Musical Scores for Midsummer Night's Dreams
Posted 28 June 2001 - 08:28 AM
Posted 28 June 2001 - 08:31 AM
The Ashton "Dream" is one act and uses only the Midsummer music. Balanchine tacks on a symphony to make it two acts (loved Clive Barnes comment in today's review on Links). The Ashton was originally done for a Royal Ballet program celebrating Shakespeare's 400th birthday. It was a surprise hit. According to David Vaughan, all the attention had been given to a new Kenneth MacMillan ballet, "Images of Love." (Helpmann's "Hamlet" completed the bill."
Nancy Reynolds noted in "Repertory in Review" that Balanchine had appeared in a Russian production of "Midsummer" (the play) as -- if I'm not misremembering -- a bug and had not only a long acquaintance with, but affection for, it.
Posted 28 June 2001 - 09:12 AM
The score for the Balanchine starts and ends and with and generally follows Mendelsohn's music to the Shakespeare, but the other compositions are pieced into it. I wonder about the origin of this -- whether he originated it (either working himself or with his conductors/music directors) or just remembered it from his Maryinski days or something.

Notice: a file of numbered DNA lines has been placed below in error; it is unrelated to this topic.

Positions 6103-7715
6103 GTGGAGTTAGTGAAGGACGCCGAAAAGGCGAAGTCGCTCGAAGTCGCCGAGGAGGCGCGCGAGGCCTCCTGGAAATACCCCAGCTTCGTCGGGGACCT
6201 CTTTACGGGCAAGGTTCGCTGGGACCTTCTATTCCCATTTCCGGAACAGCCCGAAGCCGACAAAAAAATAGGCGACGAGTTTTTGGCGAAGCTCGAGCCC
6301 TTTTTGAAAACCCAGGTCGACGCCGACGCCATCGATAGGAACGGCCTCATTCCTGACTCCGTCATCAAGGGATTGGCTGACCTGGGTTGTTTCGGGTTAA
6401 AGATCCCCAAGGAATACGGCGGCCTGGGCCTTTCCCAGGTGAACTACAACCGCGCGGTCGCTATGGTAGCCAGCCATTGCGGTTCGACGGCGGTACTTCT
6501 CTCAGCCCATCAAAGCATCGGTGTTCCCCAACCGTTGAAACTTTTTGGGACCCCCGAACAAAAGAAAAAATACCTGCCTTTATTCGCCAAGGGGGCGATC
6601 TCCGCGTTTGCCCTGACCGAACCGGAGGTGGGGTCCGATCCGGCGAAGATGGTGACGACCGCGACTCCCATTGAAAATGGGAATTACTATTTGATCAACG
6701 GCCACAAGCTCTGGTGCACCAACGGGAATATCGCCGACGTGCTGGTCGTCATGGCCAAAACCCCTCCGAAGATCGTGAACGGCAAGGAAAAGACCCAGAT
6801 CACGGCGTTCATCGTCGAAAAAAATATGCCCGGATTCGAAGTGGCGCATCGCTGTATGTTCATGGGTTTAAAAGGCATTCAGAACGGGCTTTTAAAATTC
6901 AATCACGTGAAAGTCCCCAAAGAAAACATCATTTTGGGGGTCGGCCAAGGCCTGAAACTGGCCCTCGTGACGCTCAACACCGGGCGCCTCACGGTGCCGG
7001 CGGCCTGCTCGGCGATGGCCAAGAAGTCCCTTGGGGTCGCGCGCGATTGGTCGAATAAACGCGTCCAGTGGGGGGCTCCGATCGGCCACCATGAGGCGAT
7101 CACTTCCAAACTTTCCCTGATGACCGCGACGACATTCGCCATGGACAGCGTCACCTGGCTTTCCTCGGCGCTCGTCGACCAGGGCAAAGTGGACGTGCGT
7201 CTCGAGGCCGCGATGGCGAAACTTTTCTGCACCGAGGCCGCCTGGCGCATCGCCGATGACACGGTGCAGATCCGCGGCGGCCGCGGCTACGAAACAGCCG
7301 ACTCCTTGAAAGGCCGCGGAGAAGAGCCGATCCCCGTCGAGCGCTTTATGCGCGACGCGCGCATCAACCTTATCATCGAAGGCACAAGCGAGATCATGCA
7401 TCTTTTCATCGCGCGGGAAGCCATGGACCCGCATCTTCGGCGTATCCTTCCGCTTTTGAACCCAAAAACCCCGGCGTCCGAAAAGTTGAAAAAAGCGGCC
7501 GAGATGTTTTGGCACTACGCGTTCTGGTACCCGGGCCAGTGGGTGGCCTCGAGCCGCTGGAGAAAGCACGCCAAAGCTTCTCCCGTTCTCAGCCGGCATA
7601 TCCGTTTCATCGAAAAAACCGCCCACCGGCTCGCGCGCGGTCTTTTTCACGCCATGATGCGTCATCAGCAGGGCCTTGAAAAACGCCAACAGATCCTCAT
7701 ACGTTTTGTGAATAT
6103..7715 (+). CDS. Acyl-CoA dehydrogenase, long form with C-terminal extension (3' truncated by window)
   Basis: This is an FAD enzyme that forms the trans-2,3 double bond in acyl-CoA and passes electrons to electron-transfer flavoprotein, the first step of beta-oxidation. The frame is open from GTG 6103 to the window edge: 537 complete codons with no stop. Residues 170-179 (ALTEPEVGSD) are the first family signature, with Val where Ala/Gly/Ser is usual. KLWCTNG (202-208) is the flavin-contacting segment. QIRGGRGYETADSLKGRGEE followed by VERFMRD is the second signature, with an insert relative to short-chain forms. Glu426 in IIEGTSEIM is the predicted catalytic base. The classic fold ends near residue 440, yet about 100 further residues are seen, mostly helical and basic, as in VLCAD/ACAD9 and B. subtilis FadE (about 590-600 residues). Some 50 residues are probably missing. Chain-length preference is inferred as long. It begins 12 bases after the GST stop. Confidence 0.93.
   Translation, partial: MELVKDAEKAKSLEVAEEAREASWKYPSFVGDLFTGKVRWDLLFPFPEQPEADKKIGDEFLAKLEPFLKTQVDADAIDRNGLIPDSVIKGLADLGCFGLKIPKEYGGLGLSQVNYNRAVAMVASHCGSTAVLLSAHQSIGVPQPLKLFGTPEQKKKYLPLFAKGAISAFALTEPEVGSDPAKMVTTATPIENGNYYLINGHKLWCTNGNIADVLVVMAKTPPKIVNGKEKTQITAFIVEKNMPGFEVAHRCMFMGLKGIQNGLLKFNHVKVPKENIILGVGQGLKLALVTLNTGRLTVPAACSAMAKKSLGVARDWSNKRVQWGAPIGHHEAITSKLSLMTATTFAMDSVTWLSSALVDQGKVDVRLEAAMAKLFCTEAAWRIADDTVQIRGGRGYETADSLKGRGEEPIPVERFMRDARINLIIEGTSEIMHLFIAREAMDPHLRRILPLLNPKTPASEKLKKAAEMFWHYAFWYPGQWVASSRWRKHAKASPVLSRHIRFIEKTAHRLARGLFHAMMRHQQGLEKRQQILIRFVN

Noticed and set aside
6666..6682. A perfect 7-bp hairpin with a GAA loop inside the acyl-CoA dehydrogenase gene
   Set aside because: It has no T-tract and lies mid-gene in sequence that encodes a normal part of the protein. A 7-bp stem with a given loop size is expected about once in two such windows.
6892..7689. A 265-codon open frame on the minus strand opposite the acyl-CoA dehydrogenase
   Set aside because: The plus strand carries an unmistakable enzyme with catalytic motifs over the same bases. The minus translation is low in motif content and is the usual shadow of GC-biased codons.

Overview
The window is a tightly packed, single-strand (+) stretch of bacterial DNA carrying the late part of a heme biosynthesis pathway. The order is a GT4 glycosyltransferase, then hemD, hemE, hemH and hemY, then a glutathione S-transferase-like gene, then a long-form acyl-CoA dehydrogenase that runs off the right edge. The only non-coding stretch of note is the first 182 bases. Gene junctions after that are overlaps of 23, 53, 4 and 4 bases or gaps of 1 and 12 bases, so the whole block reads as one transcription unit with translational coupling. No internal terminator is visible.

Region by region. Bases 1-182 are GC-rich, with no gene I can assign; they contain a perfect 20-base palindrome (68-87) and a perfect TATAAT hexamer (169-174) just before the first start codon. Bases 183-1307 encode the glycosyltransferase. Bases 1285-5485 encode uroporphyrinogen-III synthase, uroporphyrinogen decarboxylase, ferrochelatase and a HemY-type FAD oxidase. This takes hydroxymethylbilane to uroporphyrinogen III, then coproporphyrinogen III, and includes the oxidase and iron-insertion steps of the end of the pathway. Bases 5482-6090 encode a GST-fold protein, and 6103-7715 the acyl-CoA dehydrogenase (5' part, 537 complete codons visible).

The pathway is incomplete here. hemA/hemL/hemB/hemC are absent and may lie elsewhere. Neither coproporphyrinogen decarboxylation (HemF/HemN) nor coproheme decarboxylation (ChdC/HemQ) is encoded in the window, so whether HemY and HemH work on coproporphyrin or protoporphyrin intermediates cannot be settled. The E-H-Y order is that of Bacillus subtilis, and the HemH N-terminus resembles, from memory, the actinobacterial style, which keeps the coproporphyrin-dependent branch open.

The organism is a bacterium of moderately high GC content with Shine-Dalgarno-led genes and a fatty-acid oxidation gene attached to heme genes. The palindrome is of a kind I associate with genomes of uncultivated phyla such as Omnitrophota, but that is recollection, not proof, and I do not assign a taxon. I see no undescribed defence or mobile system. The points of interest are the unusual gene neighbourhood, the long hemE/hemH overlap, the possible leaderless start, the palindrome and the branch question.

Posted 28 June 2001 - 10:26 AM
A MIDSUMMER NIGHT'S DREAM
Music by Felix Mendelssohn
Overture and Incidental Music to A Midsummer Night's Dream Op. 21 and 61; Overture to Athalie, Op. 74; Overture to Die Schone Mellusine, Op. 32; Die erste Walpurgisnacht, Op. 60; Symphony No. 9 for Strings (first three movements); Overture to Die Heimkehr aus der Fremde, Op. 89 Opp. 21 and 61
Posted 28 June 2001 - 10:29 AM
Posted 28 June 2001 - 10:47 AM
When ddianne first started at City Ballet, she had to play 18 ballets the first week (!). She was doing an onstage SERENADE rehearsal -- her first time doing SERENADE ever -- and Balanchine said "We'll begin at such-and-such," naming certain dance steps. ddianne had to say she didn't know where that was in the music, so he came over to the piano, pointed to the correct place in the score and said, "Right here, dear."
[ 06-28-2001: Message edited by: doug ]
Posted 28 June 2001 - 11:40 AM
I was going to ask how is it that he wrote his ninth symphony at the age of 14, but a quick check of Grove confirms this is correct. Apparently he wrote a dozen or so string sinfonia at an early age. The Scottish Symphony (no. 3), in contrast, was written near the end of his life.
[ 06-28-2001: Message edited by: Stan ]
Posted 28 June 2001 - 12:06 PM
Posted 04 July 2001 - 07:04 AM
Posted 04 July 2001 - 08:11 AM
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Posted 04 July 2001 - 01:07 PM
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Posted 04 July 2001 - 01:17 PM
Posted 04 July 2001 - 03:26 PM
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